Sir Michael Philip Jagger, the only member of the Rolling Stones to be granted knighthood, turns 68 today.
Much of the recent focus on the Stones has been their lack of touring and that rift between Jagger and Keith Richards that's been around for about 50 years. But Jagger's been keeping on -- despite the critics who have been calling on him to hang up the microphone for years -- including recording a new version of "Plundered My Soul" for last year's Exile on Main St. rerelease, and the album of his new supergroup, SuperHeavy, is coming out later this year.
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For Jagger's 68th, though, we'll fill you in on (or remind you of) some of his most classic on-stage duets as the Stones' frontman, and don't worry -- "Dancing in the Street" ain't showing up here:
- "Ain't Too Proud to Beg" with Amy Winehouse
"Champagne & Reefer" with Muddy Waters
"State of Shock" and "It's Only Rock 'n Roll" with Tina Turner
- "Honky Tonk Woman" with Sheryl Crow
"Loving Cup" with Jack White
Amy Winehouse, who was found dead Saturday morning, was a troubled yet very talented vocalist who unfortunately joins former Stones guitarist Brian Jones in the fateful "27 Club." Still, her performance with the World's Greatest Rock & Roll Band at the Isle of Wight Festival in 2007 is undoubtedly worthy of this list. The performance of Jagger and Winehouse is a stunning re-creation of the Stones' own 1974 release of the song, which is based on the original Temptations hit.
Watching Jagger perform alongside Muddy Waters, it looks like Mick is living out a boyhood dream next to one of the idols of American blues. Another great version of this song is with Jagger and Buddy Guy, well after Muddy Waters died in 1983. Buddy Guy's version includes redirecting the cocaine lyric at Keith, which makes a great quip since he's on stage with him, but the Muddy Waters/Jagger version is a classic.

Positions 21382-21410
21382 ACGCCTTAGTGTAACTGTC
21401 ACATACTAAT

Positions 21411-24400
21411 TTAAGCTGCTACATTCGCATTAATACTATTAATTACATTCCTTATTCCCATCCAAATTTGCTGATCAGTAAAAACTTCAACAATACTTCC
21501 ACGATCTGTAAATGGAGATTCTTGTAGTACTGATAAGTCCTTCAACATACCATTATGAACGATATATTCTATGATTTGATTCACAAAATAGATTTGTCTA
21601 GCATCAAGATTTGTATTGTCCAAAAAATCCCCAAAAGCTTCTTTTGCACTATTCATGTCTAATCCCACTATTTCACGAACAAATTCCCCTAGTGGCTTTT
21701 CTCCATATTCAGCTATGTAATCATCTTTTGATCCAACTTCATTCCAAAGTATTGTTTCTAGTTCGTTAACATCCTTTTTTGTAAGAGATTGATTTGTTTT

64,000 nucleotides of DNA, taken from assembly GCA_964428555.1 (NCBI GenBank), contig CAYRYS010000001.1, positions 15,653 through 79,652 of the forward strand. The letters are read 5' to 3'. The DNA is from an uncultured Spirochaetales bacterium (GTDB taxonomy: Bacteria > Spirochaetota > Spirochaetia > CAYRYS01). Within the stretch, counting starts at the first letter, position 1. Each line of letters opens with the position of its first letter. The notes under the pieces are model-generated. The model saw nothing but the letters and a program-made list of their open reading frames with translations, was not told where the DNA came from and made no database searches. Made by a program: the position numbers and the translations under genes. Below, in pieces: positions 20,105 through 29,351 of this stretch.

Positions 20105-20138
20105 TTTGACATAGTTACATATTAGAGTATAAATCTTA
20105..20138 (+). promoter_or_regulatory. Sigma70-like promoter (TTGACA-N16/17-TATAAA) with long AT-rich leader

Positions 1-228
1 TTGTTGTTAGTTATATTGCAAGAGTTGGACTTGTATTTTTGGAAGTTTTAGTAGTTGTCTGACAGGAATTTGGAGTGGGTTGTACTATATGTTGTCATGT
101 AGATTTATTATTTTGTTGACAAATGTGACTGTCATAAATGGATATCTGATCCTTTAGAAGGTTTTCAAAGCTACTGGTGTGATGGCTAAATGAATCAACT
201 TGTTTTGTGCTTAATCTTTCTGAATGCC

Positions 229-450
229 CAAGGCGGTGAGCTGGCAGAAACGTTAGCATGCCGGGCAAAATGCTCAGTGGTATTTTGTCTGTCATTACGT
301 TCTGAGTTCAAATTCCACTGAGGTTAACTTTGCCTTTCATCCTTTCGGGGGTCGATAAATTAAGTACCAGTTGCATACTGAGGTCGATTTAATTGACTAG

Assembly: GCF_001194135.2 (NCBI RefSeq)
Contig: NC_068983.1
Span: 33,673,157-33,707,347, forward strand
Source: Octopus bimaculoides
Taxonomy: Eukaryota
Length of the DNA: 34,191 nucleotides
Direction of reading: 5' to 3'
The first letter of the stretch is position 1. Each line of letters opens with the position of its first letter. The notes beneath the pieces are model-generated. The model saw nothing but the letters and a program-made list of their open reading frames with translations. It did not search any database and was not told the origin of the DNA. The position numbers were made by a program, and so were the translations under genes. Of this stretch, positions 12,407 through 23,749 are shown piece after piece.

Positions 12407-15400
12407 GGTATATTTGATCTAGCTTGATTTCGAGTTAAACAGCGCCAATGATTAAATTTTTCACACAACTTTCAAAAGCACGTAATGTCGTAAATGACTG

Just about everyone saw this one happen live during the Live Aid concert in 1985, which had an estimated global television audience of around 2 billion people. Unsurprisingly, Jagger's shirt comes off at one point, and Tina Turner's dress goes missing at some point too.
Sheryl Crow dropped by the Madison Square Garden stop during the Stones' "Forty Licks World Tour" in 2003, which ended up in the Four Flicks DVD compilation. Aside from her ever-strong voice, Crow also brought along some of the sweetest pants imaginable.
Jack White is kind of Keith's guy, but the somewhat strange contrast between White's and Jagger's voices make this song -- which was shown in the Martin Scorsese-directed Shine a Light -- fun as hell.